Go With The Flow

Go With The Flow

In the very educational video below, Dr. Rob Brander of the School of Biological Earth and Environmental Sciences at the University of New South Wales in Australia explains rip currents.

While rip currents are dangerous for the average beach-goer, strong swimmers with ocean experience and a competitive zeal can utilize rip currents to their benefit. Dr. Brander‘s video below provides some great visuals to understand how the experienced ocean swimmers use rip currents to their benefit.

The benefits are available both while starting a beach ocean swim and as they approach and come through the surf zone towards an on-the-beach finish.

As Dr. Brander explains rip currents are the outflow of the water that has accumulated near the shore due to waves. Simply put, the rip currents are strong, narrow currents that flows from the shorelines through the surf and then offshore. Before the start of an ocean race, especially when there is sizable surf, an experienced ocean swimmer observes the waves and water flows near and at the start and finish. They carefully check out any locations for sandbars, breaking waves, smooth water and whitewater.

At the start, the best ocean swimmers ride the rip current out in order to utilize the power and speed of the rip currents. On the way back in, they avoid swimming into the rip currents and try to catch waves back in, riding the waves for as long as possible, kicking strongly as they bodysurf to the finish.

The rip currents flow in deeper water next to a pier, sandbar or shallower water where the waves are breaking. So, at the start, if you see no waves breaking, no whitewater and a visible flow of water going out, take it for a ride in order to gain an advantage over your competitors.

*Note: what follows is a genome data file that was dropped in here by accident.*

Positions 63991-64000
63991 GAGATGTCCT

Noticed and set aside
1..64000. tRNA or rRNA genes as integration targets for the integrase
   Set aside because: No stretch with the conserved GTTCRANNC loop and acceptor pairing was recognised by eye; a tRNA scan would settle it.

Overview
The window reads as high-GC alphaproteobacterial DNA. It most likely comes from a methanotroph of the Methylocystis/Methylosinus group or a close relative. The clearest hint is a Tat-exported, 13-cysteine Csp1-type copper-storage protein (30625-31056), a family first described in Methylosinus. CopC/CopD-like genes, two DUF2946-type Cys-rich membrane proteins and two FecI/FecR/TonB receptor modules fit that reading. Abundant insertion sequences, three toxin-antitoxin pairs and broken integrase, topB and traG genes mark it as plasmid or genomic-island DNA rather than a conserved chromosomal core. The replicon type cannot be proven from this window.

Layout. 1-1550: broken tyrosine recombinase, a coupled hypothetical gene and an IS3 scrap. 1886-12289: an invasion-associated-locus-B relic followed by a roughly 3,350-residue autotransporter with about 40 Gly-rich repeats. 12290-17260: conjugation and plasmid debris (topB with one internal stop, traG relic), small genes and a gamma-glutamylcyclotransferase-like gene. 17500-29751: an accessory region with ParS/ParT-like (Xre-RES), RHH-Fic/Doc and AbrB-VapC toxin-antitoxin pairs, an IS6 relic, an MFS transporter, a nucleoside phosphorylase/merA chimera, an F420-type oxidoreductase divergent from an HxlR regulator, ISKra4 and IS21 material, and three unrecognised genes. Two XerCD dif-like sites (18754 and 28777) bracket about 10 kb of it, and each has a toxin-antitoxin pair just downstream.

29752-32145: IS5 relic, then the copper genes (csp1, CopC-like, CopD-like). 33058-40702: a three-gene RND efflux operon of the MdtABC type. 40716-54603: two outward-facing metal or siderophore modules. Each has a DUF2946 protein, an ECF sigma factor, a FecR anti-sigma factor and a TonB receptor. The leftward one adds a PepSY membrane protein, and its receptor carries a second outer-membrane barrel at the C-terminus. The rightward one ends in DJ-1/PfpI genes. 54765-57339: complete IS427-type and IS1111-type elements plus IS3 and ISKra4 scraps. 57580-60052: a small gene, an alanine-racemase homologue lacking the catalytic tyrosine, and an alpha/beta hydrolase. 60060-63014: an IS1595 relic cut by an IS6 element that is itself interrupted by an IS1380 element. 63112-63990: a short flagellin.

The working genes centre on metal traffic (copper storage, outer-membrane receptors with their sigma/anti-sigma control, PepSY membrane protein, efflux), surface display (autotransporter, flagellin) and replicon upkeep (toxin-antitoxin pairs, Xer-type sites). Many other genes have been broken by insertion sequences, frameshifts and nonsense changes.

On the way back in, the strategy of the experienced swimmer is reversed. They avoid the deeper channels – if apparent – and swim towards the shallower water, especially if they can catch a wave. The start and finish at the Waikiki Roughwater Swim in Honolulu, Hawaii are perfect examples of where many winners utilize the rip currents both at the start and finish.

At the start, they try to swim out in the middle of the deep-water channel and toward the finish, they rarely swim straight down the deep channel directly in front of the finish line at the Hilton Hawaiian Village. Rather, they head towards the surf zone on one side or the coral reef on the other side coming into the finish, depending on the conditions and their position relative to their competitors.

One of the important points that Dr. Bender makes is that rip currents are not undertow or rip tides. As he says, there are no such things as an undertow – the rip currents are not pulling you underneath the water and they are not tides. He also explains the different types of rip currents including the fixed rips which are stuck betweeen sand bars and stay in the same place for days or weeks, flash rips where water flows out quickly from the shoreline where whitewater is often seen going out from the shoreline, and permanent rips that are rip currents flowing generally all the time.

Caution: Using the rip currents is a specialized skill and knowledge that only strong, experienced swimmers should look for and utilize in competitive situations. For the rest of the ocean-going public, rip currents are to be avoided for safety reasons.

But for the strong, competitive, experienced swimmers, we say, “Go with the flow.”



Copyright © 2009 by Steven Munatones